House Distritct 54

Saturday, June 20, 2009

Murdering Citizens to Preserve the Regime

Today in Iran they are murdering their children. The regime, faced with outrage and peaceful protests against a blatantly stolen election, allowed a few days to pass then cynically declared war on their people via sermons in the Friday Mosques.

Without trying to take political advantage of the ravages suffered today by Iran and its civil society, let me just say that the images below always have and always will be the end result when any government has a monopoly on violence and the instruments of resistance. Rocks will only get you so far, though we can hope to be wrong in this case.

About 3:30 minutes in, this is what state-sponsored murder looks like:

This is a photo mantage of the developing events:


Friday, June 19, 2009

Posting senators' home addresses is a bad idea!

I’ve been hearing many comments about folks wanting to retaliate against what they consider the cowardly state senators who could not stand up to party leadership to protect our privacy rights and our Second Amendment rights. The most popular idea submitted seems to be to publish the personal home addresses of Senate Democrats (those in the senate leadership and the Judiciary Committee in particular) and newspaper editors.

While this on its face may sound like fitting retribution for those with no regard for our personal privacy and safety, I strongly caution against this approach. We should be taking the high road here and not personalizing this fight. Exposing their personal contact information is a bad idea and puts those that supported House Bill 2727 on the same level of those that post home addresses of abortion doctors. Don’t do it!

C. Michael Arnold,
Attorney at Law
Eugene, Oregon

Wednesday, June 17, 2009

Second Hand Private Gun Sales - How to do it right

A lot of hullabaloo is made about the so-called "gun show loophole." This is a law in some states that allows non-dealers who sell at gun shows to sell firearms without conducting a background check on the buyer. Licensed dealers always have to perform the check. In Oregon a "gun show" is legally defined as any place where 25 or more guns are available for purchase. But in this state, there is no "gun show loophole." If you sell at a gun show you must do a background check. Here's the statute that says so:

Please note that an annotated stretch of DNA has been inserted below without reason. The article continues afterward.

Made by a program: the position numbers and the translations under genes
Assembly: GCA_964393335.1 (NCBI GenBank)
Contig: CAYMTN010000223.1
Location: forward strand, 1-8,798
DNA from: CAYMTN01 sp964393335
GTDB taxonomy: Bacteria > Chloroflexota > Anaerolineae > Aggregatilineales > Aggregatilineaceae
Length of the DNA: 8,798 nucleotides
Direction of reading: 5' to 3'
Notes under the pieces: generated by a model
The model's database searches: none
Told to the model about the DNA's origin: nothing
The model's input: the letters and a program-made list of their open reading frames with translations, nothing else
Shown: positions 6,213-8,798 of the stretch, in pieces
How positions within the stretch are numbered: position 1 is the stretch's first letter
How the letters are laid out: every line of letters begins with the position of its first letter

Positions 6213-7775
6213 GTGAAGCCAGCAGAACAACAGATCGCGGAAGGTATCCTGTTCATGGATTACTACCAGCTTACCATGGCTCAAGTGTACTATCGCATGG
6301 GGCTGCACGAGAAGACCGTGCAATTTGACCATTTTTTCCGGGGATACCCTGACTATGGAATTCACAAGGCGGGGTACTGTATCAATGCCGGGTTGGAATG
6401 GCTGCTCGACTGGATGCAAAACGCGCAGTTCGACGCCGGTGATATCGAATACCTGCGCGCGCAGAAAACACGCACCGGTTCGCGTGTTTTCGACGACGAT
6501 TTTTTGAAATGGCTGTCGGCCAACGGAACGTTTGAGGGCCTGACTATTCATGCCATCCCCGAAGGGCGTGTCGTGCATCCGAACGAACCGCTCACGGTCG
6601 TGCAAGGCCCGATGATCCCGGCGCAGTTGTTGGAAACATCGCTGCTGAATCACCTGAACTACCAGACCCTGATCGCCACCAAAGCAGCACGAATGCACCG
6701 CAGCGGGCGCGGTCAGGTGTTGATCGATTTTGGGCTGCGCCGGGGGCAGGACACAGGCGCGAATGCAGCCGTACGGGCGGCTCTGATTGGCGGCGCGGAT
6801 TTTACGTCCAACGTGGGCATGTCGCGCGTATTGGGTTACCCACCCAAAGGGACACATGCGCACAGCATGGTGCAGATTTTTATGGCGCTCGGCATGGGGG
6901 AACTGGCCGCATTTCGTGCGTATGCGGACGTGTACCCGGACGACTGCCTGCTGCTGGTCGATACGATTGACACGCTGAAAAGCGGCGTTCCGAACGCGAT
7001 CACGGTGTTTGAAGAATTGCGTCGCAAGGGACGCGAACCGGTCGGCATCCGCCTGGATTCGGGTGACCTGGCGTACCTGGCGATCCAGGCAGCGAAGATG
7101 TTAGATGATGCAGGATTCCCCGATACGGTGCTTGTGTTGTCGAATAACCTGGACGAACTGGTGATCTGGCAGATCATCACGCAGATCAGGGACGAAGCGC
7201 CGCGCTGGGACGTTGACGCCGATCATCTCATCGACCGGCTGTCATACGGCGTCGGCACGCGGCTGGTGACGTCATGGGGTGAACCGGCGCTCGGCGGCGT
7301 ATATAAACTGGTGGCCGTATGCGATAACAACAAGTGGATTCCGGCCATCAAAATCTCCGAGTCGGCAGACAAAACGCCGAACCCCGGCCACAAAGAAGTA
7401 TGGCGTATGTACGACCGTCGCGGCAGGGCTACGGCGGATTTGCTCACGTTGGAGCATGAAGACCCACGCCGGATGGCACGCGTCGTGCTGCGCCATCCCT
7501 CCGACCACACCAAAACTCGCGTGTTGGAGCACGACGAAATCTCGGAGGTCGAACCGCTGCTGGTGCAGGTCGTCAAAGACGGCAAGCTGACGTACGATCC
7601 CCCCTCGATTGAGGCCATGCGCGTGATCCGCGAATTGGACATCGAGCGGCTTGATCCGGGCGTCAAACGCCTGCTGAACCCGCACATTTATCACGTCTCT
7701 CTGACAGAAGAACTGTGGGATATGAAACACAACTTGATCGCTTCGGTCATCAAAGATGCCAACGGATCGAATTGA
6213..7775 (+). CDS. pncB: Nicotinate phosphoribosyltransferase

166.433 Findings regarding transfers of firearms. The people of this state find that:

(1) The laws of Oregon regulating the sale of firearms contain a loophole that allows people other than gun dealers to sell firearms at gun shows without first conducting criminal background checks;

(2) It is necessary for the safety of the people of Oregon that any person who transfers a firearm at a gun show be required to request a criminal background check before completing the transfer of the firearm; and

(3) It is in the best interests of the people of Oregon that any person who transfers a firearm at any location other than a gun show be allowed to voluntarily request a criminal background check before completing the transfer of the firearm.

I happen to agree with this law for the simple reason that people at shows are generally selling to strangers. You should not sell a gun to a stranger without doing a background check on who they are. Sorry, but that's just common sense. There are no rights without responsibilities; and showing responsibility is the first step in preserving a right. Gun owners have the right to possess and to transfer firearms, but they should also exercise some judgment and use the resources available to try to keep guns out of the hands of criminals as much as that is possible. I don't pretend background checks are going to stop gun crime or gun buys on the street from burglaries or illegal unlicensed dealers. But it might stop some purchases, and that makes it okay with me to spend a little extra time and money that might save a life.

I've sold guns in the past. I've bought guns from non-dealers and accepted presents from non-dealers. I've bought guns I later gave as gifts. In all these transactions the common thread was that the person giving the gun and the person getting the gun knew each other well. No background check was necessary or would have served any purpose.

In Oregon there is no requirement that you conduct a background check when a non-dealer sells to a non-dealer. To me that makes sense--it's stupid for me to have to run a background check on my dad or he on me if we exchange guns as gifts. The state and public have no compelling interest in this. If I were a felon or if my dad were, then we shouldn't be selling guns. But the point is I'm already 100% sure he's not, and vice versa. (Even Sarah Brady bought her son a rifle without doing a background check, so there!)

Some gun rights advocates also believe that requiring state approval for all gun transfers is the first step to a registration list, which in turn is seen as the first step to confiscation. Maybe it is, maybe it isn't. The events of the New Orleans police in 2005 are still shocking enough for me to know rights aren't always as secure as we think. So no, I don't support tracking all secondary sales. Philosophically, I think gun owners should--and have a duty--to take care in the distribution of firearms on their own. Owning a gun is partially about self-reliance and self-responsibility. So let's see some: know who you're selling to or don't make the sale.